Raised and Glazed: Don’t Doubt the Doughnut

Doughnuts are ubiquitous in the United States: whether you're at party, a coffee shop, or the break room at work, you’re likely to find a box of iced rings covered with sprinkles. But some kind of deep-fried dough blob is a treat found in cultures around the world—so why have doughnuts become uniquely American? And what’s with the name, when there’s rarely a nut found in this dough? This episode, we're taking a roll around the story of these sweet circles, from their debut in Dutch New Amsterdam to the momentous origins of the doughnut hole. Listen in now, as we meet the Salvation Army volunteers who cemented the doughnut's popularity on the battlefields of both world wars, the Massachusetts middle-school dropout who created a doughnut empire, and the Cambodian-American Donut King of California.

Episode Notes

Left, recovering soldiers are served doughnuts during one of the World Wars; right, the poster for the song inspired by these doughnut girls. (Photos courtesy of the Sally L. Steinberg Collection of Doughnut Ephemera, National Museum of American History)

Doughnut girls from the Salvation Army hard at work on the front lines. (Photo courtesy of the Salvation Army)

Michael Krondl

Food writer and culinary historian Michael Krondl is the author of The Donut: History, Recipes and Lore from Boston to Berlin.

Bonnie Miller

Bonnie Miller is a professor of history at the University of Massachusetts-Boston, where one of her specialties is in the study of American food culture.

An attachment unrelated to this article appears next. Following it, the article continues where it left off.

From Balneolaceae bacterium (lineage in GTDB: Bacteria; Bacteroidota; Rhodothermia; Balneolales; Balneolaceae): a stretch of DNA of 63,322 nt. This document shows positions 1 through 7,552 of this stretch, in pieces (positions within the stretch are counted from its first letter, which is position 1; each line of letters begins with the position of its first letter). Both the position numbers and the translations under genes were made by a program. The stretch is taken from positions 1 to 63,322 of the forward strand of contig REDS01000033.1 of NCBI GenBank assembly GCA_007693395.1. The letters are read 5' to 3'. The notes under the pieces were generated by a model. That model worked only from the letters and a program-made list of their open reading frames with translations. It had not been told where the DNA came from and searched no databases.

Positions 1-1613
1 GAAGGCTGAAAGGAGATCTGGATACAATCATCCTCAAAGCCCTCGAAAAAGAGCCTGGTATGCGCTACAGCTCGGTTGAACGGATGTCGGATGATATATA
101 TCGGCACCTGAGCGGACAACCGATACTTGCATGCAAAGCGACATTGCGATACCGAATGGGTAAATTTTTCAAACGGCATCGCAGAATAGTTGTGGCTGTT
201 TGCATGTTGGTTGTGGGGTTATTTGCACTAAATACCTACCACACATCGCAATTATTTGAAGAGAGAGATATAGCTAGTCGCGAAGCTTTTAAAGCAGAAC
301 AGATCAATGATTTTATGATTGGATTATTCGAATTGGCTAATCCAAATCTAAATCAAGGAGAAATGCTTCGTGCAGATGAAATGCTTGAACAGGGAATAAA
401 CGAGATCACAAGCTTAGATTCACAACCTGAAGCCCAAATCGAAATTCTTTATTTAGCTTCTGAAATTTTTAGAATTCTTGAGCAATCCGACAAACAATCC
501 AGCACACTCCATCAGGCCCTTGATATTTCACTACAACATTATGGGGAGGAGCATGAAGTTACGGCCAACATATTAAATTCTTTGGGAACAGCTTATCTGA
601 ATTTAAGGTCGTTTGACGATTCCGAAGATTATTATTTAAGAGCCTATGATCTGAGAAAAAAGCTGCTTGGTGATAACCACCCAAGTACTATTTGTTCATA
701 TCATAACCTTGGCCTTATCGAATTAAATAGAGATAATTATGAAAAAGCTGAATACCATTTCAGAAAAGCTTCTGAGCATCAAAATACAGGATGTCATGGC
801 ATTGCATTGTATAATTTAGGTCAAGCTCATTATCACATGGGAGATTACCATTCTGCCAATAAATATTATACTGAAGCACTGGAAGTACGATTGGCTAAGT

An early patent, filed in 1929, for an automatic doughnut-making machine. These machines became ubiquitous after World War II and helped further bolster doughnuts' popularity in the US. (Photo courtesy of the Sally L. Steinberg Collection of Doughnut Ephemera, National Museum of American History)

Robert Rosenberg

Bob Rosenberg was the CEO of Dunkin' Donuts—now known as Dunkin' Brands—for 35 years, and recently published a book about his experiences called Around the Corner to Around the World: A Dozen Lessons I Learned Running Dunkin Donuts.

Michelle Sou

Michelle Sou is one of the co-founders of, and contributors to, Pink Box Stories, an online collection of the stories of the Cambodian-Americans whose families ran doughnut shops in Southern California.

Our choices (left) from the incredible selection of doughnut options (right) at Colonial Donuts. (Photos by Nicola Twilley)

Colonial Donuts

Huge thanks to Phing Yamamoto and the team at Colonial Donuts in Oakland, California, for welcoming us for a tour and doughnut feast while we were in town! For more on them, check out the Pink Box Stories entry about Phing and her family's business.


Click here for a transcript of the show. Please note that the transcript is provided as a courtesy and may contain errors.